user2988577 user2988577 - 1 month ago 12
Python Question

Building up a counting function

I need to build up a counting function starting from a dictionary. The dictionary is a classical Bag_of_Words and looks like as follows:

D={'the':5, 'pow':2, 'poo':2, 'row':2, 'bub':1, 'bob':1}


I need the function that for a given integer returns the number of words with at least that number of occurrences. In the example F(2)=4, all words but 'bub' and 'bob'.

First of all I build up the inverse dictionary of D:

ID={5:1, 2:3, 1:2}


I think I'm fine with that. Then here is the code:

values=list(ID.keys())
values.sort(reverse=True)
Lk=[]
Nw=0
for val in values:
Nw=Nw+ID[val]
Lk.append([Nw, val])


The code works fine but I do not like it. The point is that I would prefer to use a list comprehension to build up Lk; also I really ate the Nw variable I have used. It does not seems pythonic at all

Answer

you can create a sorted array of your word counts then find the insertion point with np.searchsorted to get how many items are to either side of it... np.searchsorted is very efficient and fast. If your dictionary doesn't change often this call is basically free compared to other methods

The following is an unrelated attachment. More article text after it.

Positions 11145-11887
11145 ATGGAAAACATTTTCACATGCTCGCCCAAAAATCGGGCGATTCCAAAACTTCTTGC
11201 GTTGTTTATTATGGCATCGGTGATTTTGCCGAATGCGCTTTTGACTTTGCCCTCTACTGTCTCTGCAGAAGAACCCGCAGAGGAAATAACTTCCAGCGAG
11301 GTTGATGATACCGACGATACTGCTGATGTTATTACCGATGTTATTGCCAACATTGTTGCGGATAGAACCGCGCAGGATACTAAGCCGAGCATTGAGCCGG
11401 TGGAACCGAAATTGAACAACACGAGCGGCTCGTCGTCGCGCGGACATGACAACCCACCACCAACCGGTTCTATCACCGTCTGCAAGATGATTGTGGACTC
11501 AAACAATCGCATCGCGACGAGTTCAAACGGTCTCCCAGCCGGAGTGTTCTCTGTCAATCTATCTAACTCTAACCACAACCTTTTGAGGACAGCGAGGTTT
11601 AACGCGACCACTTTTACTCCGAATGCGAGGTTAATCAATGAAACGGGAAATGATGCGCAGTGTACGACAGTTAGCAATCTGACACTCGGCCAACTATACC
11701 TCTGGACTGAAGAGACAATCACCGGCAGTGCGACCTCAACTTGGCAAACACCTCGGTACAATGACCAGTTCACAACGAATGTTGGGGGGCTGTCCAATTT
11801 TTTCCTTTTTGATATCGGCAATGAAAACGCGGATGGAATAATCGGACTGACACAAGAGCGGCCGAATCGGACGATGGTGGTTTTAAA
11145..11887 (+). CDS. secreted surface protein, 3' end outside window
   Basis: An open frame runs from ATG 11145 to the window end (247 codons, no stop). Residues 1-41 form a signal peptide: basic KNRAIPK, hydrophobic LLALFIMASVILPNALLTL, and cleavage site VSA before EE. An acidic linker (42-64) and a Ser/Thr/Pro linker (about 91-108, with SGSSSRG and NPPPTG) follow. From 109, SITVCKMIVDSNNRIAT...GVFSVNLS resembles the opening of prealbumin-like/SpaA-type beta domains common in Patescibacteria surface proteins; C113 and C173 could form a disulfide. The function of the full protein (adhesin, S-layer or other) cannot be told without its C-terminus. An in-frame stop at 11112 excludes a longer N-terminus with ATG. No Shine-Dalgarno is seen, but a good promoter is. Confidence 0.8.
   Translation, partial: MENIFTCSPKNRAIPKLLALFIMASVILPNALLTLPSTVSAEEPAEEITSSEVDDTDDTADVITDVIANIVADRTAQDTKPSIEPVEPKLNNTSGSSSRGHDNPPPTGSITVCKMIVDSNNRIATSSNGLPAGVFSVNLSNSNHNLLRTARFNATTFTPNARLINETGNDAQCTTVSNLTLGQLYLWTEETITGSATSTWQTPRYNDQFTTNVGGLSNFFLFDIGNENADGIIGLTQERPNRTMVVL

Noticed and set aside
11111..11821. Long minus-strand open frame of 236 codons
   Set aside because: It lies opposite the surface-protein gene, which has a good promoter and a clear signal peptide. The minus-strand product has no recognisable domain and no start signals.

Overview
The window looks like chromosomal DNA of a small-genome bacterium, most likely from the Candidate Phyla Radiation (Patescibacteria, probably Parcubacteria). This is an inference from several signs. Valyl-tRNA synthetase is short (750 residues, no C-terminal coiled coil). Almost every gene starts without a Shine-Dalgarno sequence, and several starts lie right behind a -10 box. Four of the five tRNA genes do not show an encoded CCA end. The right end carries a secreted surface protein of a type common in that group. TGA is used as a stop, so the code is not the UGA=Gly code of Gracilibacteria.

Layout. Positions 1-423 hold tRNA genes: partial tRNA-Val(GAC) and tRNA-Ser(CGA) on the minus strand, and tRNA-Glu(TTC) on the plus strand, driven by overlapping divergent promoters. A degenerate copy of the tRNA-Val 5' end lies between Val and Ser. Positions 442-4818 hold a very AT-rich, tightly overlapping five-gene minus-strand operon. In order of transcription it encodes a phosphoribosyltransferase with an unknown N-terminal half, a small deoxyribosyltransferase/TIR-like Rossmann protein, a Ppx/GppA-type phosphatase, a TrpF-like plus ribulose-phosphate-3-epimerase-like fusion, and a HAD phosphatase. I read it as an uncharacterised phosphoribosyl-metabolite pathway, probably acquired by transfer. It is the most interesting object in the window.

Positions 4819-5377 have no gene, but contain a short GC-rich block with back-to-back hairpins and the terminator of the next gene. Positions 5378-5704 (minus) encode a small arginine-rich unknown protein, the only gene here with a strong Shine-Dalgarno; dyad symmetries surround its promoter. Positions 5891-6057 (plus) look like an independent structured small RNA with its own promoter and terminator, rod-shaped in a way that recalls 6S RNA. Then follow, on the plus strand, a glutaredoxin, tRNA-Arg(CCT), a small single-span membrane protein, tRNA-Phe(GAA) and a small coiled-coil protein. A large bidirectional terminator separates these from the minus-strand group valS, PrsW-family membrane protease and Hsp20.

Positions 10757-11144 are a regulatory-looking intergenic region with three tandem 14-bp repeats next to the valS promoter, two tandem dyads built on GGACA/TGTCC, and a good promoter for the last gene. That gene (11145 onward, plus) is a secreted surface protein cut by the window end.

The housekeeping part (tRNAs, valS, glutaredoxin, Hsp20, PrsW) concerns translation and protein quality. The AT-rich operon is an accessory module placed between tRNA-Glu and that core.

import numpy as np

def F(n, D):
    #creating the array each time would be slow if it doesn't change move this 
    #outside the function
    arr = np.array(D.values())
    arr.sort()
    L = len(arr)
    return L - np.searchsorted(arr, n) #this line does all the work...

what's going on....

first we take just the word counts (and convert to a sorted array)...

D = {"I'm": 12, "pretty": 3, "sure":12, "the": 45, "Donald": 12, "is": 3, "on": 90, "crack": 11}
vals = np.arrau(D.values())
#vals = array([90, 12, 12,  3, 11, 12, 45,  3])

vals.sort()
#vals = array([ 3,  3, 11, 12, 12, 12, 45, 90])

then if we want to know how many values are greater than or equal to n, we simply find the length of the list beyond the first number greater than or equal to n. We do this by determining the leftmost index where n would be inserted (insertion sort) and subtracting that from the total number of positions (len)

# how many are >= 10?

# insertion point for value of 10..
#
#               | index: 2
#               v
# array([ 3,  3, 11, 12, 12, 12, 45, 90])

#find how many elements there are
#len(arr) = 8

#subtract.. 2-8 = 6 elements that are >= 10